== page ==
The Benefits of Feedback
The benefits of lesson observation and feedback are many
Who wants Feedback? And how do you want it?
I was invited to give a talk at a gathering of teachers. The aim was to encourage the teachers to open up to feedback, from each other as well as their students.
I guessed that some teachers were already involved in some kind of observation and feedback activities in their teaching teams, and knew from personal experience that many teachers were initially resistant to the idea of head teachers or colleagues coming into their classrooms to observe and give feedback.
My strategy was to empower the teachers, to let them know that there were ways to manage the feedback that was already happening, and thereby open them up to other teachers giving them feedback.
In the book "A Coaching Approach to Education" I offer a rough transcript of the talk that I gave.
Direct Feedback and Coaching Feedback
Which of these feels most empowering for you?
Being in charge of when the feedback shall be done, by whom and what to focus on, i.e. asking for feedback, makes the feedback process and results more manageable. You can ask for what you want, when you want it, and use it as you wish. When students for example know that you are taking their feedback into consideration, they often calm down, show more consideration and respect, and learn more. You can give feedback to a colleague when they ask for it. That does not mean "when you think they need it"!
It's useful to base teacher-to-teacher feedback on an agreed set of principles and criteria.
These are usefully based on SCORE:
S hadow - generally getting to know the teacher’s situation from their point of view
C riteria - picking out some specifics to pay attention to during the upcoming observation
O bservation - The teacher observes their colleague in action during a lesson
R eflection - Together the teachers think back on and reflect on what happened during the lesson
E xperiment - Selecting some different activities, ways of thinking, ways of tackling issues etc.
Teacher asking students to give themselves feedback
We are sitting at the back of the classroom having watched a whole lesson unfold with its fair share of order and chaos, planned activities done and other activities not done, some students fully involved and other students less so.
The teacher has gathered in all the equipment and papers that were used in the lesson. The next thing on the schedule is lunch. The students return to their seats, waiting for the final instructions from their teacher.
The teacher stands at the front of the class and calmly asks each student in turn, these three questions:
The whole process takes about eight minutes, during which the students have revealed for themselves the results of their own efforts during the lesson; and allowed them to note at least one thing to do differently next time.
The process is carried out with order, respect and full involvement. The students listen with respect to each other’s learning and suggestions of what to do differently.
After the last student has spoken, there is a short pause until the teacher tells the students to go to lunch. Then there’s a rush for the door, and a delightful, youthful chaos as twenty students head towards food.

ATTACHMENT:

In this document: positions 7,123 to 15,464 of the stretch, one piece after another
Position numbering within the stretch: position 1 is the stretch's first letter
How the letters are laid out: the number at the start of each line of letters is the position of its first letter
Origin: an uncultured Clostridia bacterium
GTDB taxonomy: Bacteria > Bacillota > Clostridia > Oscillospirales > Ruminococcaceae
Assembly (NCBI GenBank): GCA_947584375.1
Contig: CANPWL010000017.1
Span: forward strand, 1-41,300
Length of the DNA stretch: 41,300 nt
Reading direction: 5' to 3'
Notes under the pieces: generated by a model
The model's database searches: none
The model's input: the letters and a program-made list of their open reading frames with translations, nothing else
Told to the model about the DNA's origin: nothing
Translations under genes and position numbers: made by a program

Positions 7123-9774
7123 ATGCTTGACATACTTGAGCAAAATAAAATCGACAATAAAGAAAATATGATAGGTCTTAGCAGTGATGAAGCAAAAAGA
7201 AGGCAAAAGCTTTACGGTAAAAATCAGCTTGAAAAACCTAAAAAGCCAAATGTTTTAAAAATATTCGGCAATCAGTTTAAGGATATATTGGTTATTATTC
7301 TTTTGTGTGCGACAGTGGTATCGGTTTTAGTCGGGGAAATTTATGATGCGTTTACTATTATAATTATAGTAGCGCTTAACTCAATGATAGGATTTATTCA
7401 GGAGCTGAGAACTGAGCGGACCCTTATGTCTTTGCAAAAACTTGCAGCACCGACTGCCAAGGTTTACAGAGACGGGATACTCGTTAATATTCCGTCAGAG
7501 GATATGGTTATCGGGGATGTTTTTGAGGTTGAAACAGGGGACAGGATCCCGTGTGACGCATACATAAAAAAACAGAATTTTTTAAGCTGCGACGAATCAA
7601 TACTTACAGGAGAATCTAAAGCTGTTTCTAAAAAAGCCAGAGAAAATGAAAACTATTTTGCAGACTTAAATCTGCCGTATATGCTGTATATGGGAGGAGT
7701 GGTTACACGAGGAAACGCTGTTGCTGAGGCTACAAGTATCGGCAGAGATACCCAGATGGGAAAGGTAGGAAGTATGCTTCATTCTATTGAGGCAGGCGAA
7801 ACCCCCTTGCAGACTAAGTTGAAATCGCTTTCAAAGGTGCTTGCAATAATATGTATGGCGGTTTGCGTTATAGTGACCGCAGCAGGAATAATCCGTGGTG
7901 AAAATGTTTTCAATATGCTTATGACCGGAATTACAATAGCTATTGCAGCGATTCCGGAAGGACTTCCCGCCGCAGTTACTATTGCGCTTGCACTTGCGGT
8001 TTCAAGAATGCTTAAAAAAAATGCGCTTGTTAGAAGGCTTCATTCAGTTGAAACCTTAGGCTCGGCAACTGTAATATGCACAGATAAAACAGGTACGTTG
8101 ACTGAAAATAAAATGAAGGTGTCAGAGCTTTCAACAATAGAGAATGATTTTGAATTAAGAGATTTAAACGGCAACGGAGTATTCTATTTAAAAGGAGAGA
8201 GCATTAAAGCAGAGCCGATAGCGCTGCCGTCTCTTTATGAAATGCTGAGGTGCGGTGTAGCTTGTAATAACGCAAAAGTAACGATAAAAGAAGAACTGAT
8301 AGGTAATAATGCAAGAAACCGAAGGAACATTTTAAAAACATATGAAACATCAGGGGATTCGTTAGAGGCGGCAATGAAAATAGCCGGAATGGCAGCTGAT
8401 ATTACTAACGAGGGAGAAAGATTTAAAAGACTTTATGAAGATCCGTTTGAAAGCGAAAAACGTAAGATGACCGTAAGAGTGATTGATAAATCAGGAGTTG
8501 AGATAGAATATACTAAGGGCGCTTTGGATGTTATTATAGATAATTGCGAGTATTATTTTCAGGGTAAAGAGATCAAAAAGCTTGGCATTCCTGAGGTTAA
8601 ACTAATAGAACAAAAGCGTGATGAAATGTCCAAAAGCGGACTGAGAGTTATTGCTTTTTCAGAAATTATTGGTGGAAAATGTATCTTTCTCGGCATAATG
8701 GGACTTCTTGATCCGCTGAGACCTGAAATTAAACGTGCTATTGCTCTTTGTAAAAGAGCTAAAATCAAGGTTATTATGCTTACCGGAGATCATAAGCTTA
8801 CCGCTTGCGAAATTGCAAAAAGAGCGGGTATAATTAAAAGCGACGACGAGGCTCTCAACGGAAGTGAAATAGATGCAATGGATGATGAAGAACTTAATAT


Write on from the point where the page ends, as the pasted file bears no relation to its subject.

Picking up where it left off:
In my mind’s eye I can imagine this teacher start the next lesson with the same students with these three questions:
Teachers responses to Feedback
Teachers responses to feedback will be to Delete, Distort, Generalise, of course
We are all human. So what might your response have been in this situation... ?
I felt that I wasn’t quite reaching all the students in one particular class. We had had several great lessons during the terms so far where everyone seemed to be engaged and active in their own way and yet I had a nagging feeling that something was amiss.
Every teacher in the school had for months been working on ‘Formative Assessment’ and I realised that I too would benefit from similar feedback. The idea of bringing colleagues into the classroom to observe me and give me some fornmative assessment seemed too challenging since they were tied to their own timetables. And then I realised that there were already twenty students in the room whom I could ask. I was looking for a quick and easy way to get honest feedback from the students. The obvious solution was to use an anonymous feedback form, on paper.
During the term I had previously given the students in this class several sessions with feedback, in public and in private, so they were quite used to the idea and format of giving and receiving feedback. Towards the end of one lesson, I placed an "Excellent / Good / OK / Poor" feedback form at the front of the class and invited the students to make a mark where they assessed the quality of my lessons (in general) to be. At the end of the lesson I moved to the back of the room, tidying up, and the students made their marks as they left the room.
I had chosen 4 categories to avoid getting too many “middle” answers. I anticipated there would be a spread of answers across the range. I hoped for a few “Excellent” marks.I got a wake-up call.
Although the majority of the marks were Excellent and Good, there were two marks under Poor.
I found it oddly difficult to focus on the generally high mark that the class had given me. What stuck out in my mind were the two Poor marks, and that I had no idea who had made them. I realised that I had opened up a channel of communication with the students that was different and more useful to the usual classroom situation.
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Teacher, facilitator and coach; Martin Richards trains educators to use a coaching approach all the work they do.